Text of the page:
Bug 47744 - Memory leak when using SSL + Java security manager
Memory leak when using SSL + Java security manager
Status: RESOLVED FIXED
Product: Tomcat 5
Classification: Unclassified
Component: Connector:Coyote
5.5.28
PC Linux
: P2 major (vote)
: ---
Assigned To: Tomcat Developers Mailing List
:
Depends on:
Blocks:
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Reported: 2009-08-26 11:01 UTC by Greg Vanore
Modified: 2010-01-27 01:20 UTC (History)
0 users



Attachments
The zip described in the main bug. Contains test client, JSP for the server, and patch. (4.38 KB, application/x-zip-compressed)
2009-08-26 11:01 UTC, Greg Vanore
Details
Patch for this issue. (1.43 KB, patch)
2009-08-26 11:02 UTC, Greg Vanore
Details | Diff

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Description Greg Vanore 2009-08-26 11:01:57 UTC
Created attachment 24170 [details]
The zip described in the main bug. Contains test client, JSP for the server, and patch.

When using SSL + the java security manager, Tomcat leaks memory when servlets
access cert path/cipher as request properties.  When the servlet/JSP asks for
these properties and they are not in the request, they are loaded via the
JSSESupport class.

The offending method calculates the key size and attempts to cache this in the
SSLSession.  Without the security manager, this is fine.  When the security
manager runs, however, the AccessControlContext is different every time. 
Retrieving from the cache will always return null, and putting into the
SSLSession's cache leaks memory.  This part is probably a JVM bug and not
Tomcat's fault, but Tomcat is exercising it nonetheless.

Popular web service tools (such as Apache CXF) retrieve cert properties from
the request for every invocation.  Depending on the policy file, the leak may
be relatively slow, requiring 100s of thousands or millions of requests; or it
could be fast (in our case), requiring only ~40k to crash an instance of Tomcat
limited to 1 gig of memory.

A note here.  The SSLSession can be collected once it is not in use, so the
memory leak isn't permanent.  If you turn down the SSLSession timeout and wait
at least that amount of time in between using a specific session, you might
never see this bug.  You have to continuously use the same session *and* trip
JSSESession into attempting to get the keysize.  In our particular case, we
have long-connected clients that stream information to us, so it is only taking
is 10-20 minutes before we are being affected negatively by this.

I have attached a zip containing:
- A test client
- A script (.bat, sorry guys, but easily adapted) to run the test client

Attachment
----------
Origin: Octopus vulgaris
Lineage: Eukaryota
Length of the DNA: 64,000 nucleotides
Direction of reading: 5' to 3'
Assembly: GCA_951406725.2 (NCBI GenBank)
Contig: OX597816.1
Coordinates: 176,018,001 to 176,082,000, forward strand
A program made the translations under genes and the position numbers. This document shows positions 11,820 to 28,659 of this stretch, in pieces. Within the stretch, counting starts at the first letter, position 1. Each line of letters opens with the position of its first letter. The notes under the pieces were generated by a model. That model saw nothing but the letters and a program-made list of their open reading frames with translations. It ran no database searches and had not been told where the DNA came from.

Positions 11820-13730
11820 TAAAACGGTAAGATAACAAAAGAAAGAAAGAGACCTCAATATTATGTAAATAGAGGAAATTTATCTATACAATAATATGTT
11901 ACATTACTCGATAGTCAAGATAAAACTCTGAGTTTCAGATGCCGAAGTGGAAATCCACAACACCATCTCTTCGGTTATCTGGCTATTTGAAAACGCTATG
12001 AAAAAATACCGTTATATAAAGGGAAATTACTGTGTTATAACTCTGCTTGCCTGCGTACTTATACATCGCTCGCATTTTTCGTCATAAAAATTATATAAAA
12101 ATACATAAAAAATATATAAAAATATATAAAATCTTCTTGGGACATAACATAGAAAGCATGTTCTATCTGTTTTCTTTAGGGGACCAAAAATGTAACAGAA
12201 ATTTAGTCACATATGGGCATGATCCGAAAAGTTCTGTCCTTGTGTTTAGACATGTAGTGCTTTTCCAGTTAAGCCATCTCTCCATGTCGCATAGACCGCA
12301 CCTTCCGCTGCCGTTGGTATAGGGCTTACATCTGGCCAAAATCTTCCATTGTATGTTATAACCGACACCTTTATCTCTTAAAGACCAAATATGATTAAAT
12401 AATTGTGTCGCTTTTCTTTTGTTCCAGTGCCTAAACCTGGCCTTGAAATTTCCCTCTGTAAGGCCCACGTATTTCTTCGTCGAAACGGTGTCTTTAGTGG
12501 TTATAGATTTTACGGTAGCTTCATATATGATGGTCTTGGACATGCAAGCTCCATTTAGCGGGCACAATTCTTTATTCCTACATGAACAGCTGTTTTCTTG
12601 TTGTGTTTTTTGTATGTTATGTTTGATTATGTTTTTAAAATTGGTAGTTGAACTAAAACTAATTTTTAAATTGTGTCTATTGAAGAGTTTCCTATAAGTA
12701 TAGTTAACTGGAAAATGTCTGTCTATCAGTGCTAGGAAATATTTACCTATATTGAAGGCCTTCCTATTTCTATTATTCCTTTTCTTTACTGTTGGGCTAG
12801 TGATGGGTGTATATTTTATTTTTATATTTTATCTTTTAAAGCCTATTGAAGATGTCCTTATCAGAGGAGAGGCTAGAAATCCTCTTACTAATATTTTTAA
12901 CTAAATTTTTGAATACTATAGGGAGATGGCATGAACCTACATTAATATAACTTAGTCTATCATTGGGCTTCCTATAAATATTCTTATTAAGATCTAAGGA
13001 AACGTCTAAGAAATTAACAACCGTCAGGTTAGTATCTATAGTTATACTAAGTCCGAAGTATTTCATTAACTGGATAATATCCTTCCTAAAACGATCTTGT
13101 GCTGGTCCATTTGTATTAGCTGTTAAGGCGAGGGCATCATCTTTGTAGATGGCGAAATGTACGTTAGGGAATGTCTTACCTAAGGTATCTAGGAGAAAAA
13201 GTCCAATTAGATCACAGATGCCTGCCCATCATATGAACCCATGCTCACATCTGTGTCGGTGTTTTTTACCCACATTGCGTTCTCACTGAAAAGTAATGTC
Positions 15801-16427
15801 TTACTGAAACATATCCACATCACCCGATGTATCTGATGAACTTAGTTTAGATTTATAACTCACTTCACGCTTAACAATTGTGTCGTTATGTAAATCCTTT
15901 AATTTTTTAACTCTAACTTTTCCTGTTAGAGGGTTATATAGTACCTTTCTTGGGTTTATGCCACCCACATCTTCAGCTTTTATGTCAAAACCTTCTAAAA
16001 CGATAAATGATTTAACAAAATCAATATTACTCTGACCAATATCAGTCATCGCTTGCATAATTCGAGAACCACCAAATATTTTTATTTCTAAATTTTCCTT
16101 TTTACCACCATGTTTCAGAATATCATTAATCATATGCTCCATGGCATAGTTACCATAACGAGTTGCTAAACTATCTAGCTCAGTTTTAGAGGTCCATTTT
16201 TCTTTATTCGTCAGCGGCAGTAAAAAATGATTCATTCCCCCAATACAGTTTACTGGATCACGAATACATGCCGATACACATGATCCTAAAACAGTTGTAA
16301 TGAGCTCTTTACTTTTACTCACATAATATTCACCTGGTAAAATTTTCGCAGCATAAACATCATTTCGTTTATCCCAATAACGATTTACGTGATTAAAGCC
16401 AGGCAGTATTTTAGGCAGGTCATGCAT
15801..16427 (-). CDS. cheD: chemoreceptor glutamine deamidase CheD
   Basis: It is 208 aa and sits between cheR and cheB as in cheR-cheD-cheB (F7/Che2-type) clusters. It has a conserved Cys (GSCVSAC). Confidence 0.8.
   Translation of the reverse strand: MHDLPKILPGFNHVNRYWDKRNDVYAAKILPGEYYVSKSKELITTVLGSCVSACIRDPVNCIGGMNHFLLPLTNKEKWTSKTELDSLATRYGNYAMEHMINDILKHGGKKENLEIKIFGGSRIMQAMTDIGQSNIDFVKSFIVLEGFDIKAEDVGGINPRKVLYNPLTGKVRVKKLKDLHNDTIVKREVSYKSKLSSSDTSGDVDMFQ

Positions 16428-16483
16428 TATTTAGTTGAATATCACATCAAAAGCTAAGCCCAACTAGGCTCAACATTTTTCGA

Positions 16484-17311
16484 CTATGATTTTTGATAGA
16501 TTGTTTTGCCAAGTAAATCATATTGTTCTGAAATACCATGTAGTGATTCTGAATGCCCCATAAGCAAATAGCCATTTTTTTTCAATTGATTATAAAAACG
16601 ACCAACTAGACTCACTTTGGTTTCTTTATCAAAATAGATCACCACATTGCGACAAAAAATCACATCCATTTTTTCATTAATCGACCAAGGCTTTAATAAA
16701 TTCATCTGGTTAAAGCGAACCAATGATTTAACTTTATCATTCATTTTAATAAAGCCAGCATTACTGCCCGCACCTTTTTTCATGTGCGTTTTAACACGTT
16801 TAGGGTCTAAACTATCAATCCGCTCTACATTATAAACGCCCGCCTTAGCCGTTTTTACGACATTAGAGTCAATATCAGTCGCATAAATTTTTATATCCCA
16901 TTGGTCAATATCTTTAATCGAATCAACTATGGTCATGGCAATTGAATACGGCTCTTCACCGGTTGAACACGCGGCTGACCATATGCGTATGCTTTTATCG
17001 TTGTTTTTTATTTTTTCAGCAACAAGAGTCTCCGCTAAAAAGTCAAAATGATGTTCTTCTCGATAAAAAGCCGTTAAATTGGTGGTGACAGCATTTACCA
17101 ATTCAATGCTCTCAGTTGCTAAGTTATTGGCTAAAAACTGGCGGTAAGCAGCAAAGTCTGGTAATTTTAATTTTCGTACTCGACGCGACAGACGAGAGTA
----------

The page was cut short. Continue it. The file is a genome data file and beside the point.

- A .jsp that trips the JSSESupport to call the affected method.
- The simplest possible policy file, to demonstrate it's not a policy file
issue.
Also attached: a patch that fixes this issue. (It's in the zip for good
measure.)

I recommend setting the invocation count to at least 100,000 or so on the test
client.  Use jconsole or a similar tool attached to tomcat to monitor the
memory use.  You should notice that after the test, a large chunk of memory is
not able to be returned by the garbage collector.  If you apply the patch,
update tomcat-coyote.jar, and re-run the load test, you will notice that memory
consumption stays low and you can immediately return to the baseline.
Comment 1 Greg Vanore 2009-08-26 11:02:48 UTC
Created attachment 24171 [details]
Patch for this issue.
Comment 2 Greg Vanore 2009-09-03 07:10:35 UTC
I should add, this was observed with a 64-bit Linux server JVM.  Sun has dispatched a bug to investigate whether this is a JVM/JRE problem or not.
Comment 3 Bill Barker 2009-10-25 16:56:54 UTC
I'm not a big fan of trying to work around JVM bugs, but this patch looks like it is OK (once the missing synchronizing is added).  Synchronizing will add a small hit, but this part of the code is well off the critical path.
Comment 4 Greg Vanore 2009-10-26 09:33:27 UTC
(In reply to comment #3)
> I'm not a big fan of trying to work around JVM bugs, but this patch looks like
> it is OK (once the missing synchronizing is added).  Synchronizing will add a
> small hit, but this part of the code is well off the critical path.

Yes, I agree with everything you said, except Sun has closed and concluded it is *not* a problem with the VM: http://bugs.sun.com/bugdatabase/view_bug.do?bug_id=6877740 

A bit after posting this I revised my local copy of the patch to add synchronization - should I repost the patch to include it?
Comment 5 Mark Thomas 2009-12-14 06:58:30 UTC
Thanks for the report and the patch. I have applied a modified patch to trunk and proposed it for 6.0.x and 5.5.x.
Comment 6 Mark Thomas 2009-12-21 03:13:54 UTC
Patch has been applied to trunk and will be included in 6.0.21 onwards.
Comment 7 Konstantin Kolinko 2010-01-27 01:20:44 UTC
Patch was applied to 5.5 and will be in 5.5.29 onwards. Thank you.